The Winter's Tale and As You Like It (RSC 7th, 8th and 9th May 2009)

On the cover of the programme for current RSC production of The Winter’s Tale , Greg Hicks (Leontes) stands in the middle of a winter landscape and glances down at an ‘old master’ painting depicting an idyllic classical landscape. The programme image suggests the pastoral world as an alternative to the world that Leontes inhabits. It also suggests an escape from the monochrome world where the road goes nowhere. The contrast between the masculine dominated sphere of the court is also contrasted in As You Like It with the exterior world of the Forest of Arden. In both plays this alternative world is inhabited by those that play god and goddesses, shepherds and shepherdesses, lovers and the loved – the winter world by those who play the brutal ruler. Yet, the alternative is still full of jealousies, thieves, wild animals, the threat of betrayal and a need to survive. In considering these two plays together it is possible to make meanings out of the viewing both productions now being performed at the Courtyard Theatre in Stratford upon Avon.

I’m sure that when the RSC have decided to put As You Like It and The Winter’s Tale into the schedules together, they did so because there are clear parallels between of the themes and ideas in both plays.

The plays deal with a transition from court into a pastoral world. It is a movement from the interior to the exterior. The male rulers’ tirades destroy all around him. The family is split apart and the domestic work is transformed into a dystopia. Fathers and daughters are separated. Brothers are set against brothers with echoes of the ‘primal eldest’ curse also explored in Hamlet, but in these two plays there is forgiveness and reconciliation. It is forgiveness and reconciliation which makes these two plays and these productions of them so powerful.

It would make sense, with an ensemble company working together for two years, to explore some of the links between the two plays in the two productions. However, this is not necessarily the case, because the ensemble has been split into two companies to work on the two plays and have different directors – Michael Boyd for As You Like It and David Farr for The Winter’s Tale. So while in some cases the audience, who are often likely to visit both, may make their own links between the two productions there are differences in creative decisions and approaches as well.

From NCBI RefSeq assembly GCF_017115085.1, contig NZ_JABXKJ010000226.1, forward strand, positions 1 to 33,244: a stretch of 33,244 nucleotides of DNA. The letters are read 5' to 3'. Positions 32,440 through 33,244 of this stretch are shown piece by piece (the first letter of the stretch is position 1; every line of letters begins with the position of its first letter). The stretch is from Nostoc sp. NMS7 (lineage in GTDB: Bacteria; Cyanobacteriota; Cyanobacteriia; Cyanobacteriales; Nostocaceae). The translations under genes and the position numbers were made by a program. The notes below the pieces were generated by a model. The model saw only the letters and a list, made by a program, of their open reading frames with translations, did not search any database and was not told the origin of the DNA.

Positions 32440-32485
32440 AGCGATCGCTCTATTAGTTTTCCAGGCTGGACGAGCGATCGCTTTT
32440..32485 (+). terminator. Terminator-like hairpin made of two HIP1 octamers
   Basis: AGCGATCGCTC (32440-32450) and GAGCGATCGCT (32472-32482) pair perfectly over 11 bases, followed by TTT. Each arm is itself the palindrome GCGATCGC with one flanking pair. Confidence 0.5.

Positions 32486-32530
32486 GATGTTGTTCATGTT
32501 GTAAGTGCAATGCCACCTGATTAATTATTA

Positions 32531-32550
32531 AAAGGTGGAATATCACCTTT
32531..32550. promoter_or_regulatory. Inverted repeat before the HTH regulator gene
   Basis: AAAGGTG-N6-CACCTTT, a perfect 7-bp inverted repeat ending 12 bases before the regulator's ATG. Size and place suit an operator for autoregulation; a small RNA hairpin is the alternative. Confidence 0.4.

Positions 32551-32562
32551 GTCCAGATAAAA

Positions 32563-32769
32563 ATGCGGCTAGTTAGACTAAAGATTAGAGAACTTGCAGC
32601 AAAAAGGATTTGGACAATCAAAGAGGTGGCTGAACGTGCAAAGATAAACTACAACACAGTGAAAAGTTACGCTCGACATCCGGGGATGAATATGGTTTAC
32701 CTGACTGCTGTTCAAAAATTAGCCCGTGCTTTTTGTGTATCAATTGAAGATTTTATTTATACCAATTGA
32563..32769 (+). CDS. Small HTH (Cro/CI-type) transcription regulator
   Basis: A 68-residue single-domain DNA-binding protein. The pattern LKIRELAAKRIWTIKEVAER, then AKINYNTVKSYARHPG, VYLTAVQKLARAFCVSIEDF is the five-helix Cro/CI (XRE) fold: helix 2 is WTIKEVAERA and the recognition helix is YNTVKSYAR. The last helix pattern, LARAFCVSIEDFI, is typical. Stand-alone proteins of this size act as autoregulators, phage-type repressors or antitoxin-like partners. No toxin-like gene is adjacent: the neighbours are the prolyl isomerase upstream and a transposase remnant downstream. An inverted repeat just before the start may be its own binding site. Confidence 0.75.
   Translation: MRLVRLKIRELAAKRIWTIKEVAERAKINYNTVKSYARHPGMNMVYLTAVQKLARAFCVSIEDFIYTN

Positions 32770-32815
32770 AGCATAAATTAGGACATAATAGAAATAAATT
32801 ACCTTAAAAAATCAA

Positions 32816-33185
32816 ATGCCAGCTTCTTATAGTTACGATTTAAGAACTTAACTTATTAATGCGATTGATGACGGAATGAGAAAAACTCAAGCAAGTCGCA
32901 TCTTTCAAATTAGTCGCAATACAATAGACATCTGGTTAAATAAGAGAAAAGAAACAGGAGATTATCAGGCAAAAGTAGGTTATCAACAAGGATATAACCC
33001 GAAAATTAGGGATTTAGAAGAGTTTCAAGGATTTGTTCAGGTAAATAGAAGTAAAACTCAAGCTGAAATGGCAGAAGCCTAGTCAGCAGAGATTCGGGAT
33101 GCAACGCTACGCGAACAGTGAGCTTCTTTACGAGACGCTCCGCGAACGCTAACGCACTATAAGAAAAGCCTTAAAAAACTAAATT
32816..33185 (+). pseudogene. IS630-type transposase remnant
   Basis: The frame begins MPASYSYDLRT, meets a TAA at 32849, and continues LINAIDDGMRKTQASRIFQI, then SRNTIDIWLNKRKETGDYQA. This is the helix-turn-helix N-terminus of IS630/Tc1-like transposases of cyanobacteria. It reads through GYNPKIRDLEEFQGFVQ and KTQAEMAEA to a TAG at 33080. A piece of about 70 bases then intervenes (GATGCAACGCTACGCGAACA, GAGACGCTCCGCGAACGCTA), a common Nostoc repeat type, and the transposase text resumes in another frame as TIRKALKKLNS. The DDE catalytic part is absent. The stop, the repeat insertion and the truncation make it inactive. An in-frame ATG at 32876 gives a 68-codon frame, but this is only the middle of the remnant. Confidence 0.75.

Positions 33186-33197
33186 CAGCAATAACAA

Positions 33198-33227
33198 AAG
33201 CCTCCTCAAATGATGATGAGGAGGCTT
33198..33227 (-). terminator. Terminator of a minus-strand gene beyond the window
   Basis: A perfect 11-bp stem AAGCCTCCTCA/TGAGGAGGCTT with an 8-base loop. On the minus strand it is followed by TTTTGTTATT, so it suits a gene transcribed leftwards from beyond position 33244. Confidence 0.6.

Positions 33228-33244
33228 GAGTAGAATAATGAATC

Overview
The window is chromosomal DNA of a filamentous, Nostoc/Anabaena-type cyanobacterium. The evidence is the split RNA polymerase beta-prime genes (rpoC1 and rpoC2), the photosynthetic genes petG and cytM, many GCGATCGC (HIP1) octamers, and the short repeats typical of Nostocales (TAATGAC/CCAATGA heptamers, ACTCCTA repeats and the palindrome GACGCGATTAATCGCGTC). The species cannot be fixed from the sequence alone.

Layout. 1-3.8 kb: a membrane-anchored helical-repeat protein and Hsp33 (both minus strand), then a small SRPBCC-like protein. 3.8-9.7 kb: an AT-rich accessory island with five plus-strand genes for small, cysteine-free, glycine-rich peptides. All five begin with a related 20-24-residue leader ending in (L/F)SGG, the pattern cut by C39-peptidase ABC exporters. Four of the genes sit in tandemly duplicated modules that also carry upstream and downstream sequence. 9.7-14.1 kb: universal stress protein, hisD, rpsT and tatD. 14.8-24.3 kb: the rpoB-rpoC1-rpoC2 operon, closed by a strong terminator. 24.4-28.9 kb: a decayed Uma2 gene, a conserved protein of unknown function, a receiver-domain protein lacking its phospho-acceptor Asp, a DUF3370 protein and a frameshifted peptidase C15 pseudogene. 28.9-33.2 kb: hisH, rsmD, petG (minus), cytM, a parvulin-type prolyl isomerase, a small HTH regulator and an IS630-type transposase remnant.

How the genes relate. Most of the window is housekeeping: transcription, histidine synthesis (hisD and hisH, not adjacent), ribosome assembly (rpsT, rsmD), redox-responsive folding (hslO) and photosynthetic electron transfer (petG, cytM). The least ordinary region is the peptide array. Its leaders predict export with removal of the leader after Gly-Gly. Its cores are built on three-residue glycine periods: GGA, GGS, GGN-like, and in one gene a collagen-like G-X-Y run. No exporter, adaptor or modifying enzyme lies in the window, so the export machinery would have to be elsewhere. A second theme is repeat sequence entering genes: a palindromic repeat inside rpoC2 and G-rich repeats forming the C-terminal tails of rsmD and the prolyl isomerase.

Both sets give the impression of timeless worlds that could be anywhere (like the set of Twelfth Night in the Theatre Royal, York production see earlier blog entry). The sets represent the disintegration of society and at points reflect the state of characters’ minds. As the plays progress the structures they inhabit start to fall apart. The Winter’s Tale opens in the library, and the audience is reminded of learning and wisdom, which should be about being rationale and common sense. The play starts with a formal dinner party, but as the relationships between the characters break down the set falls apart as the play progresses. There is a surprise which Miching Malicho won’t spoil in this blog. There is a similar effect as the set transforms through As You Like it, and the Court of Duke Frederick (Sandy Neilson) feels clinical and cold. When the audience enter the Courtyard Theatre they are faced with a tiled backdrop and stage floor The cast entering doing a formal dance in stiff Elizabethan costumes. As As You Like It progresses the set opens up as the characters open up their minds and traps in the floor and the tiles in the back of the set open. In The Winter’s Tale the traps and flies are used to great effect particularly in the second half.

Corin (Geoffrey Freshwater) skinning his rabbit on stage as the audience return from the interval break is a reminder of the violence and brutality that is present in the two plays. Hermione (Kelly Hunter) stands with her dress stained by the blood of birth as she is accused by husband in the trial scene. Servants enter Duke Frederick’s court with blood on their faces, clearly beaten for hiding the departure e of Celia and Rosalind. The Duke keeps a wrestler so he can inflict pain on others and the fight between Charles (David Carr) and Orlando (JonJo O’Neill) is a savage affair.

The response of characters to this abuse is not always passive. Herminoe is angry as she defends herself in her trial and Paulina (Noma Dumezweni) shows fury at the way the queen has been treated. There is so much humanity in the plays to counteract the turbulence. In As You Like It, Orlando will look after the old servant Adam (Peter Shorey) at all costs, protecting him like a child. He enters the stage carrying him just as Jacques finishes the ‘Seven ages of Man’ speech becoming a visual reminder of age. In The Winter’s Tale, Hermione is really content in her pregnancy and she delights in her young son as he tells his ‘sad tale for winter’. There is a strong bond between Rosalind (Katy Stephens) and Celia (Mariah Gale). Rosalind transforms herself into a boy by stripping off the formality represented by the black dress and letting her hair down. The thinly drawn moustache seems to emphasise her femininity and reminds us that she is just playing a man and is a woman. She is the one that leads in the woods, and draws Celia around in the handcart supporting her cousin. Touchstone maakes us laugh as he takes Celia’s place in the cart to be dragged off stage via the traverse by an unknowing Rosalind.